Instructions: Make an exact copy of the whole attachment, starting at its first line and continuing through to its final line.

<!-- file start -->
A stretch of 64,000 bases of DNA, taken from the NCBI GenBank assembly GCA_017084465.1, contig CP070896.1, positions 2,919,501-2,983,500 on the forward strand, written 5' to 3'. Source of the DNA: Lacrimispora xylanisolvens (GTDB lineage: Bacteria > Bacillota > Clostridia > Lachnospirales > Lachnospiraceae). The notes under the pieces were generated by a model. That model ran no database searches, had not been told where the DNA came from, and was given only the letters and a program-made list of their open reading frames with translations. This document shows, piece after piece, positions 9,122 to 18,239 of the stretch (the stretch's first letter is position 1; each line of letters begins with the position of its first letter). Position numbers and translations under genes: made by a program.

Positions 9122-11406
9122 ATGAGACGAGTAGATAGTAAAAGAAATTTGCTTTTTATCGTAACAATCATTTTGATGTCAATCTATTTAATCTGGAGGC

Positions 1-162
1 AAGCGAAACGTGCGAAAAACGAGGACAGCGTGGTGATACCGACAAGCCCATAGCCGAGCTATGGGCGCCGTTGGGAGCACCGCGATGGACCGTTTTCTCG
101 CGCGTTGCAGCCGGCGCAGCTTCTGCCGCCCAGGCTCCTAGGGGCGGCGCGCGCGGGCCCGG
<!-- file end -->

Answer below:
A stretch of 64,000 bases of DNA, taken from the NCBI GenBank assembly GCA_017084465.1, contig CP070896.1, positions 2,919,501-2,983,500 on the forward strand, written 5' to 3'. Source of the DNA: Lacrimispora xylanisolvens (GTDB lineage: Bacteria > Bacillota > Clostridia > Lachnospirales > Lachnospiraceae). The notes under the pieces were generated by a model. That model ran no database searches, had not been told where the DNA came from, and was given only the letters and a program-made list of their open reading frames with translations. This document shows, piece after piece, positions 9,122 to 18,239 of the stretch (the stretch's first letter is position 1; each line of letters begins with the position of its first letter). Position numbers and translations under genes: made by a program.

Positions 9122-11406
9122 ATGAGACGAGTAGATAGTAAAAGAAATTTGCTTTTTATCGTAACAATCATTTTGATGTCAATCTATTTAATCTGGAGGC

Positions 1-162
1 AAGCGAAACGTGCGAAAAACGAGGACAGCGTGGTGATACCGACAAGCCCATAGCCGAGCTATGGGCGCCGTTGGGAGCACCGCGATGGACCGTTTTCTCG
101 CGCGTTGCAGCCGGCGCAGCTTCTGCCGCCCAGGCTCCTAGGGGCGGCGCGCGCGGGCCCGG